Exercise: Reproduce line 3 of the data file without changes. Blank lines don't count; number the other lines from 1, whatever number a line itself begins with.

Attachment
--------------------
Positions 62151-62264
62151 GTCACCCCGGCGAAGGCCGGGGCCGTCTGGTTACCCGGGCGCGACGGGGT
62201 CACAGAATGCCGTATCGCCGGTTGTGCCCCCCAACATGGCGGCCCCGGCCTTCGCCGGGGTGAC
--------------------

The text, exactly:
62201 CACAGAATGCCGTATCGCCGGTTGTGCCCCCCAACATGGCGGCCCCGGCCTTCGCCGGGGTGAC